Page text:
”There used to be a camp not far from here, just across the lake. It was called Camp Blackfoot. No one goes there anymore. Everything burnt down. This camp had a caretaker, and his name was Cropsy. Now, this Cropsy was a drunkard… a sadist, and he got real pleasure out of hurting… scaring. And he had these garden shears. The kind with long, thin blades. He carried them all the time, wherever he went…”
It’s summertime and you have no worries in the whole world. No school and no obligations! What to do? Well, in the 80’s it was very popular to go to camp… and get killed! Not that that was the main reason obviously, but for some reason that always seemed to happen, right? So, the reasons to go to camp are more or less to cut loose, drink, have sex and get killed. The last one optional, of course! Well, maybe not in the slasher-genre, of which The Burning was one of the first. Another camp-movie was of course Friday the 13th which was released the year before. Also a good movie and more remembered than The Burning, I think, mainly because it has had a gazillion sequels.
What makes The Burning such a great slasher-gem is, one… Tom Savini did the special effects! And two… the characters are likeable and you don’t really want them to die. Not like in some later “slashers” were you actually root for the killer to slaughter the obnoxious teens.
But let’s go back to the beginning! The movie starts with a bunch of campers wanting to get back at Cropsy by playing him a little prank and thus scaring him. Well, needless to say, the prank goes horribly wrong and ends with both Cropsy’s hut and himself set ablaze. He spends the next five years in hospital and even the nurses have a hard time looking at him without being disgusted at how badly burnt he is. When he’s finally released he’s filled with anger and hatred and the only thing on his mind is revenge.
So, let’s go to camp! Meet Todd and Michelle, the two main counselors who tries to keep the teens somewhat in order and actually doing an ok job with it. Todd is played by Brian Matthews who’s also been in The Young and the Restless and Days of our Lives among other TV-shows. Michelle is played by Leah Ayres who was in the hospital TV-show St. Elsewhere.
You may also recognize some familiar faces amongst the campers. Brian Backer maybe? From Meatballs and Fast Times at Ridgemont High? He plays the slightly awkward kid Alfred. Or maybe you’ll recognize three other newcomers, who actually made their feature film debut in The Burning. Jason Alexander (George from Seinfeld), Fisher Stevens (Flamingo Kid, Short Circuit) and Holly Hunter (Arizona Junior, Broadcast News).
Well, the campers soon start to fall victim to Cropsy and his garden shears. There’s some pretty gruesome and gory kills in here, courtesy of Mr. Tom Savini. In fact, some of them are so visually nasty and brutal that The Burning was one of the first movies to be put on the UK Video-nasties list. One scene in particular to be singled out was the infamous “raft-scene”. And yes… it is pretty gory! There’s blood and body-parts flying all over the place.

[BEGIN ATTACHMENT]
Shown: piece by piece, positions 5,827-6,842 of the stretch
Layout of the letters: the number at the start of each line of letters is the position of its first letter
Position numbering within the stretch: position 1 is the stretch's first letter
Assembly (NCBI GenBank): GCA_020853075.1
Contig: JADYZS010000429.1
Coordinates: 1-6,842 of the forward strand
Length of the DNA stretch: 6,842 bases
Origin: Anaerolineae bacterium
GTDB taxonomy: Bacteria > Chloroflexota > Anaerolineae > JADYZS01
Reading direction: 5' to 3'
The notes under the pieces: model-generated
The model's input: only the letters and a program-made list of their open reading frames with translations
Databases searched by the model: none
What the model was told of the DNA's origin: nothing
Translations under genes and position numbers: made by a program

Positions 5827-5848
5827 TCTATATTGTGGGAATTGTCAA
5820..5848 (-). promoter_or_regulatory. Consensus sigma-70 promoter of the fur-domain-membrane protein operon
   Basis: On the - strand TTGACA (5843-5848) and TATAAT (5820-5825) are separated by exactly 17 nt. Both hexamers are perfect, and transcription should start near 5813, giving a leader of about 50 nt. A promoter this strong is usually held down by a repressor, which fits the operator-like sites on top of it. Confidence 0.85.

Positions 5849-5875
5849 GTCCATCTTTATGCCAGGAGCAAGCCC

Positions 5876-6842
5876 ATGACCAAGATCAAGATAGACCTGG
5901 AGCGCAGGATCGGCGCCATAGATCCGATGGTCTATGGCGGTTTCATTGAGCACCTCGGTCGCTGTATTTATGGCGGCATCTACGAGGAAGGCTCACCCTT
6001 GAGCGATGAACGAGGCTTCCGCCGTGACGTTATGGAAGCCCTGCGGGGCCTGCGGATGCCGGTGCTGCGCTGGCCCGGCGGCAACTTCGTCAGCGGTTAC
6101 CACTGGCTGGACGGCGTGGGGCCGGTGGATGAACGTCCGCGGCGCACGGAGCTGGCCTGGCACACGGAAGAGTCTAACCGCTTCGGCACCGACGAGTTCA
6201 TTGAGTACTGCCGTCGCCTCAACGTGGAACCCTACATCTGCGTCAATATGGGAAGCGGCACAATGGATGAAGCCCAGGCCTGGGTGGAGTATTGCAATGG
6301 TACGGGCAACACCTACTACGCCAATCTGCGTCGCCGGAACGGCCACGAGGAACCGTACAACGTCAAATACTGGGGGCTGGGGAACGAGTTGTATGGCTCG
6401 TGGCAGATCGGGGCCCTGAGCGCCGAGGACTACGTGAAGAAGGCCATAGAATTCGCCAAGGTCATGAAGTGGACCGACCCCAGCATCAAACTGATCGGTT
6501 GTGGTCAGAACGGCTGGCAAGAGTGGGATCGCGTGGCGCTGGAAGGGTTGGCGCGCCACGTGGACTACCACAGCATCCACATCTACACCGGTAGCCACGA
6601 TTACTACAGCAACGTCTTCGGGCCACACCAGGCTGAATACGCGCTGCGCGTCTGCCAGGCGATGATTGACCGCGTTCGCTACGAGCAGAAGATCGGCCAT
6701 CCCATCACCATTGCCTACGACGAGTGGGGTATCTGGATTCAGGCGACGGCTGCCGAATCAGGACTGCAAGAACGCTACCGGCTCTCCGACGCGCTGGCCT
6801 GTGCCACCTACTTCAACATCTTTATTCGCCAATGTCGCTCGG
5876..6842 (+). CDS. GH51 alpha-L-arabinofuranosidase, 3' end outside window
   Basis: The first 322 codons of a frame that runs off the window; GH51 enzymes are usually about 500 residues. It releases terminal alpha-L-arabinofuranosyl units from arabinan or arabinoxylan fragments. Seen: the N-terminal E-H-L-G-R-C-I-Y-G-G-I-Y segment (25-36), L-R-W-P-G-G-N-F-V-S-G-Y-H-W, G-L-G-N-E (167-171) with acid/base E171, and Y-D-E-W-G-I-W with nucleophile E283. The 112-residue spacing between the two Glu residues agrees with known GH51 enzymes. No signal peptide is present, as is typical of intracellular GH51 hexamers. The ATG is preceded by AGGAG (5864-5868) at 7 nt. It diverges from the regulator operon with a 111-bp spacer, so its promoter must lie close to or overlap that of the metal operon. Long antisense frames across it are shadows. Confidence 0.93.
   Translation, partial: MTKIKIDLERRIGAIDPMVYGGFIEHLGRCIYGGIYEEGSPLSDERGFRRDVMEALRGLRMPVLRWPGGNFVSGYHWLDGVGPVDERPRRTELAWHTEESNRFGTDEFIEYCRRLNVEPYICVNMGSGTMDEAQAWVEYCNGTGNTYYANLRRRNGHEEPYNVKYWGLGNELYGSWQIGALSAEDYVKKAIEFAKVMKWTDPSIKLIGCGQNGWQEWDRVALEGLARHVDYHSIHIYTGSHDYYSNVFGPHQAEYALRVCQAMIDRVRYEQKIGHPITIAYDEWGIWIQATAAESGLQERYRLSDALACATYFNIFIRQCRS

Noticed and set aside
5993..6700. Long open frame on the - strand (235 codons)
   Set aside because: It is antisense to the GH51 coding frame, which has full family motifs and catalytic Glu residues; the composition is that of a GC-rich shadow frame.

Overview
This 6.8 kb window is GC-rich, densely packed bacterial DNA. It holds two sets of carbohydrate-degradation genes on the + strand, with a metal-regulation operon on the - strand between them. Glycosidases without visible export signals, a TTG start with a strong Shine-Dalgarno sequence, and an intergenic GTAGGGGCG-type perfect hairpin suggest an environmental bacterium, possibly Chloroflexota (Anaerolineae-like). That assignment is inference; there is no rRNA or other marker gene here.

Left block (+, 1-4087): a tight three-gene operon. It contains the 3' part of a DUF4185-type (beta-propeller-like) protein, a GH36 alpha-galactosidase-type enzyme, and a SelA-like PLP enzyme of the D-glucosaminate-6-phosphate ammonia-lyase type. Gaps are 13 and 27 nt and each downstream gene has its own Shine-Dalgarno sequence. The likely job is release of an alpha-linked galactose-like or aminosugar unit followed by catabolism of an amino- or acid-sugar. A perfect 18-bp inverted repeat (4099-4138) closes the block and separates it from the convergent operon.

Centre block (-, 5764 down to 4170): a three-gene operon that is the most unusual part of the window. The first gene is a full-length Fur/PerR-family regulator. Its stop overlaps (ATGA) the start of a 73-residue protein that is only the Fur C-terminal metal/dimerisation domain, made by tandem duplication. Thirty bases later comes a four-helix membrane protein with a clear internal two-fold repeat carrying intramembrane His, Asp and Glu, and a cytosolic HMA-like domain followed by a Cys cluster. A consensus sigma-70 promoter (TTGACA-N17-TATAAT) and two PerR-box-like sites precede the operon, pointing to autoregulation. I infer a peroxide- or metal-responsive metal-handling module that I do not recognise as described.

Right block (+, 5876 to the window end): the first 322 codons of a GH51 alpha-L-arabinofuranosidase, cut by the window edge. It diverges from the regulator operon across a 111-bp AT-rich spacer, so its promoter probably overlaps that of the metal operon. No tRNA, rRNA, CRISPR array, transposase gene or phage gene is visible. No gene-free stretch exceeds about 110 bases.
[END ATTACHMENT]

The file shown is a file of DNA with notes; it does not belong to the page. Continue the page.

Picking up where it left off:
I don’t really have to get to deep into the plot, do I? I mean, you all know what happens. Campers get killed, but in the end so does the killer and he actually stays dead in this one. At least that’s what I think, since no sequels were made, but then again… you never know.
I like the slasher-genre and mainly the movies made in the 80’s. They had a feel to them, a certain je ne sais quoi that I can’t quite put my finger on. It can’t be the poor acting skills (or lack thereof) or the fact that they were low-budget movies, because we have that nowadays too. I don’t know, but they just feel different and are, to some extent, better than many of the new generation of slasher-movies.
I’ve stated it earlier about the characters being real and likeable and they are, but of course they still behave more or less like teens do in these movies. There’s the jock, for instance, who gives Alfred a hard time for stalking and ogling his girlfriend, but to be fair, Alfred kind of brings it on himself, because his been told both by the counselors and the boyfriend to stop. The jock comes off as sort of a bully at first, but shares a surprisingly tender moment with his girlfriend, which I thought was kind of sweet. So, you don’t really want them to fall victim to Cropsy’s garden shears.
The director, Tony Maylam, has mostly done minor things since then and in the last decade he’s only made a bunch of car-documentaries. However, he has also made another of my favorite movies, namely the futuristic thriller Split Second from 1992, set in a partly submerged London and starring the one and only Rutger Hauer.
But right now, let’s gather around the camp-fire for a little story, and remember… he might still be out there. So, don’t look, he’ll see you! Don’t breathe, he’ll hear you! Don’t move… You’re dead!
Until next time my friends…